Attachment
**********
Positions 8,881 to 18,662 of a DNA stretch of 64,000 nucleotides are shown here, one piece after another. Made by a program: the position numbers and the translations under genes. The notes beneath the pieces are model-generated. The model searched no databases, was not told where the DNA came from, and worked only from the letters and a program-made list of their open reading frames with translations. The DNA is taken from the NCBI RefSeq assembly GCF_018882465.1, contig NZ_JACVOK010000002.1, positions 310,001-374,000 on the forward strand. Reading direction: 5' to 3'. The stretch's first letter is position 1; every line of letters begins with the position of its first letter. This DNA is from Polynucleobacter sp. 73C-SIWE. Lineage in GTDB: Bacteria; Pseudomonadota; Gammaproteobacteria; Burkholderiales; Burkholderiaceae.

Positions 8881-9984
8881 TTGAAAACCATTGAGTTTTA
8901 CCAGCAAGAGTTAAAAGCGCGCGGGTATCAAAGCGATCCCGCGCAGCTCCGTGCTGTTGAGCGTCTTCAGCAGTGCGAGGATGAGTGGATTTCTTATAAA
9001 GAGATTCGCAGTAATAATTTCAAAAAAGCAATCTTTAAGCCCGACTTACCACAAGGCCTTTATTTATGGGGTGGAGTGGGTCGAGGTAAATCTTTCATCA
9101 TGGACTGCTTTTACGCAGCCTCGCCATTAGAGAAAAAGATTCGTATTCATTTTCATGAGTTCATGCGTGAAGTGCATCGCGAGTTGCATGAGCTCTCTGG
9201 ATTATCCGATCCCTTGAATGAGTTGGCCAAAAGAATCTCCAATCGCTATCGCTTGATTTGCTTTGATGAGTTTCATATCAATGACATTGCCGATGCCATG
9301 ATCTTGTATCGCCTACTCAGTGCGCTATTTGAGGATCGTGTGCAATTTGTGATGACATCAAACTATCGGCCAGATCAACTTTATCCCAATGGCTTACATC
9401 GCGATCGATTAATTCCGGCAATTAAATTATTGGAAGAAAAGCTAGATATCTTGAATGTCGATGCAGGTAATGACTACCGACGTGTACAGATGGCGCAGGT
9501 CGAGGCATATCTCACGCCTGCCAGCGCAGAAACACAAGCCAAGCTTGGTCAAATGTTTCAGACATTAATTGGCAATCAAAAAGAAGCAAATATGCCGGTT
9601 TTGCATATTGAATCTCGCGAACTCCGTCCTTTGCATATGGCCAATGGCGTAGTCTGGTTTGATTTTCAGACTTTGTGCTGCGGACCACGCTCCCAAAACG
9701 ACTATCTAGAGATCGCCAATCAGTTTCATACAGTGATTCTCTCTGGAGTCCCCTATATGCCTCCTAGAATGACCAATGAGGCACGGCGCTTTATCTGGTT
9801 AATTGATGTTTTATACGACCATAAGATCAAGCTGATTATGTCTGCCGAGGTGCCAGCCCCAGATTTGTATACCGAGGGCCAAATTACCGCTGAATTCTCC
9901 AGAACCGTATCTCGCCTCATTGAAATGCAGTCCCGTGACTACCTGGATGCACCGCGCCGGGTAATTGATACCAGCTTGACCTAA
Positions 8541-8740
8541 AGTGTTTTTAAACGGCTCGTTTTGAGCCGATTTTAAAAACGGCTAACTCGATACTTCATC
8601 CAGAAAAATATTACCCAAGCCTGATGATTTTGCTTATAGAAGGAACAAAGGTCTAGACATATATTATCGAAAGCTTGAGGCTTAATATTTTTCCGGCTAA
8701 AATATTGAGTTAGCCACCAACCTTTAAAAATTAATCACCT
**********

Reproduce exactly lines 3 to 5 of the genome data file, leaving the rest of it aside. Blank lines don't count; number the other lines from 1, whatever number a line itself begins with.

8881 TTGAAAACCATTGAGTTTTA
8901 CCAGCAAGAGTTAAAAGCGCGCGGGTATCAAAGCGATCCCGCGCAGCTCCGTGCTGTTGAGCGTCTTCAGCAGTGCGAGGATGAGTGGATTTCTTATAAA
9001 GAGATTCGCAGTAATAATTTCAAAAAAGCAATCTTTAAGCCCGACTTACCACAAGGCCTTTATTTATGGGGTGGAGTGGGTCGAGGTAAATCTTTCATCA